How to Talk About Yourself
Everyone has to present themselves to other people from time to time, whether we meet someone or go for a job interview. And we might find ourselves in trouble of how to do so appropriately while not sounding too self-promotional.
If the issue above describes a situation you’re about to face, read 5-Minute Crafts’ quick guide on how to talk about yourself without appearing pretentious to others.
1. Engage in a dialog, not a monolog.
Introducing yourself to a new acquaintance may present a challenge more often than not. And many people do it the wrong way because they speak about themselves without allowing others to say a word when they get a chance to speak. Yet, the key to talking about yourself is to engage in a two-way conversation that feels natural.
So, listen to what others are saying and comment when they mention something you’re familiar with or interested in. Speaking of such things is a quick road to introducing yourself in the best possible light.
Note: If you are an interviewee in a job interview, your potential employer will drive the dialog, for the most part. Still, you are likely to get a chance to say something about yourself and ask questions, which you should use to steer the interview to topics you are comfortable talking about.
2. Drive the conversation to topics that interest you.
Listen to what other people say, and you’ll sooner or later get the opening to drive the conversation to things you’re familiar with. To get yourself closer to this goal, don’t hesitate to ask questions when appropriate.
For example, the discussion may be about the Lord of the Rings films. If you watched them and read the books, or know something interesting about their writer J.R.R. Tolkien, say so. Moreover, you’ll be in a position to fill in potential gaps the movies failed to address for the benefit of your peers.
3. Be concise and don’t give away too much at first.
When someone’s meeting you, they want to learn some basic facts about your personality in a concise way. So, avoid broadening a topic from the start unless the other side or a job interviewer wants you to do that. Instead, give away tidbits about yourself and see if you’ll find a common ground as you go on. If you establish a bond with the other person while introducing yourself to each other, you can naturally go into details later on.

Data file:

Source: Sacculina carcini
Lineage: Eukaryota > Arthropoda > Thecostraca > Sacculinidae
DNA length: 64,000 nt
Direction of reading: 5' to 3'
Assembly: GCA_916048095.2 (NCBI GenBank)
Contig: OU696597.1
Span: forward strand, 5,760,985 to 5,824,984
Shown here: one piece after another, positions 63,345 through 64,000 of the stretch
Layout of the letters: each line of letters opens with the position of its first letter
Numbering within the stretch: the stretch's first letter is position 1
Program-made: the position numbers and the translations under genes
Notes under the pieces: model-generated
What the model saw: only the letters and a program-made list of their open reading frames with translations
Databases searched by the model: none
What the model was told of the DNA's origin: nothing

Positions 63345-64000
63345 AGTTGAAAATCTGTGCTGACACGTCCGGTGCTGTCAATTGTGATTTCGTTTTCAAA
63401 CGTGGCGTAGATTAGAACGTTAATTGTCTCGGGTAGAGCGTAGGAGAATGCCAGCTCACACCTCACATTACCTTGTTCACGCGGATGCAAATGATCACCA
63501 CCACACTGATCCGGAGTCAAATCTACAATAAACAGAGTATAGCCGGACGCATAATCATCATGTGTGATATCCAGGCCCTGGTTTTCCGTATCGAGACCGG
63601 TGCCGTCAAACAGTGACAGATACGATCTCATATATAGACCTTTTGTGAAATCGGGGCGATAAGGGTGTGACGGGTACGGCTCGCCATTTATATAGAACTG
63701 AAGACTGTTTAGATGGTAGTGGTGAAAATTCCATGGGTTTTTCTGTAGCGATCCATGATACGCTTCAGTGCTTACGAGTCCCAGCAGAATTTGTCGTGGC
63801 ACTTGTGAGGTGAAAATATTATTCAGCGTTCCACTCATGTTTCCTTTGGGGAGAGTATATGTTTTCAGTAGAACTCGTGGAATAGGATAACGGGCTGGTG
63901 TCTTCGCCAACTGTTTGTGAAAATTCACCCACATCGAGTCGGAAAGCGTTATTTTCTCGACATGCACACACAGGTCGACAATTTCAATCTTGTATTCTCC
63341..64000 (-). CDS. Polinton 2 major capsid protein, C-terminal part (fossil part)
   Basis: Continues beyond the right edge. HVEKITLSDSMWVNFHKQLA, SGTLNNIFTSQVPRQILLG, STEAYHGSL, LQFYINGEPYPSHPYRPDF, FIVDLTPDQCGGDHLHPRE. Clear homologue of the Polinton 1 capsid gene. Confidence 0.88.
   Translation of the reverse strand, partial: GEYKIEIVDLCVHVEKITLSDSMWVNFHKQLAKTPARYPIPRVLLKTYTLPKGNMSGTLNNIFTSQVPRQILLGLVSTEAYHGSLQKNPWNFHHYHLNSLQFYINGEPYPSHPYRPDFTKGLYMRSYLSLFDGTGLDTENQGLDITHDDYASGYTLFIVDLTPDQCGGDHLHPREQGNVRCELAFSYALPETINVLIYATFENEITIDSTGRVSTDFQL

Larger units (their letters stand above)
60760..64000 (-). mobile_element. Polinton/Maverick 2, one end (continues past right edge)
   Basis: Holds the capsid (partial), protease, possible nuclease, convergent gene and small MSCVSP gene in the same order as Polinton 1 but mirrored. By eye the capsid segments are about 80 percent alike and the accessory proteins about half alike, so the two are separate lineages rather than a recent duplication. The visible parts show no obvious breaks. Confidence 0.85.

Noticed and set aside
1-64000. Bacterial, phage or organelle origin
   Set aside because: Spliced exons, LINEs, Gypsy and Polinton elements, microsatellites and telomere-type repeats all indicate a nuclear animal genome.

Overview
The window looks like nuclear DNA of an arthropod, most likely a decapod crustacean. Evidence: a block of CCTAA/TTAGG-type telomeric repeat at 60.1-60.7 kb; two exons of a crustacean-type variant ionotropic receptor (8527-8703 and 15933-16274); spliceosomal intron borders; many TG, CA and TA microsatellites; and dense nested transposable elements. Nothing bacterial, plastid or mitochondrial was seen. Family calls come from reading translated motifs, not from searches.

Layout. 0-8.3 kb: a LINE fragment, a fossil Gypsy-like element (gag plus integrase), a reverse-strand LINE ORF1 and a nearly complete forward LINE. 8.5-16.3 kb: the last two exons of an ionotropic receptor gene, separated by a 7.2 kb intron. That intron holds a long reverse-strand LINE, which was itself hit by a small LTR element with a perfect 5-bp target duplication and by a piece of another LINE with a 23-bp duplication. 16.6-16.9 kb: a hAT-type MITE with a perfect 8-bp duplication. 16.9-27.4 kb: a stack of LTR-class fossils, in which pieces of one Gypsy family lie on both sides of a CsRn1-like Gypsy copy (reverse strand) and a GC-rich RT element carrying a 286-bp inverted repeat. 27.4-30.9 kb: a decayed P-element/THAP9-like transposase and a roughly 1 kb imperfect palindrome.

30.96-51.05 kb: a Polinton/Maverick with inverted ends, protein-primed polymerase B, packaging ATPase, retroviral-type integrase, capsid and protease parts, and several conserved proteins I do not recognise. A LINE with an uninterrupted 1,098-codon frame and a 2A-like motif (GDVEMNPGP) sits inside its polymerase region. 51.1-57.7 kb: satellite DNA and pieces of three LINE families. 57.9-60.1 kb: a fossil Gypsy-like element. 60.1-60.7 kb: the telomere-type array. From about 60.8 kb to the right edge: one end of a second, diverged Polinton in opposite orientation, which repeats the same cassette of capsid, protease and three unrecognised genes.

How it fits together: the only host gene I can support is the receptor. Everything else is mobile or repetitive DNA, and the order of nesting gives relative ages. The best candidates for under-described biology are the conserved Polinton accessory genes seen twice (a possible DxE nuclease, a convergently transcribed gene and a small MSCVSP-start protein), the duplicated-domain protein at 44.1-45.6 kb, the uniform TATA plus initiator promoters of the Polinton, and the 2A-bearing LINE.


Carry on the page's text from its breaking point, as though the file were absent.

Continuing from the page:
4. Be honest
People tend to try to make a good impression by saying something that isn’t true about themselves. It could be claiming a bigger credit about an achievement or making themselves interested in something that doesn’t interest them at all. And that’s the wrong way of talking about yourself.
If you are at a job interview, for example, you might be tempted to claim that you had a bigger part in some success than you actually had. And that could lead to an unpleasant situation in the future since you mislead your superior to think that you possess skills or knowledge you don’t. Furthermore, not being honest with a person you try to be friends with or date is sure to get you into a different kind of trouble at some point since friendships and relationships are supposed to be based on trust and confidence.
So, better be honest from the start and point out some other quality of yours along the way, if needed. And, if that doesn’t work, you’ll always have new opportunities ahead.
5. Use someone else’s perspective when speaking about yourself
While introducing yourself, you may need to say something good about yourself. To avoid feeling uncomfortable and sounding self-promotional, try to use other peoples’ words that describe you well. These could be the words of your friends, colleagues, or other authorities you cooperated with.
For example, instead of “I’m good at marketing” say “My past superiors had a high opinion of my marketing skills,” or something like that. After that, you can elaborate on the topic a bit more.
Note: It’s also important for you to practice talking about yourself to avoid seeming unnatural. To that end, consider asking your friends or relatives to assist you by pretending to be interviewers.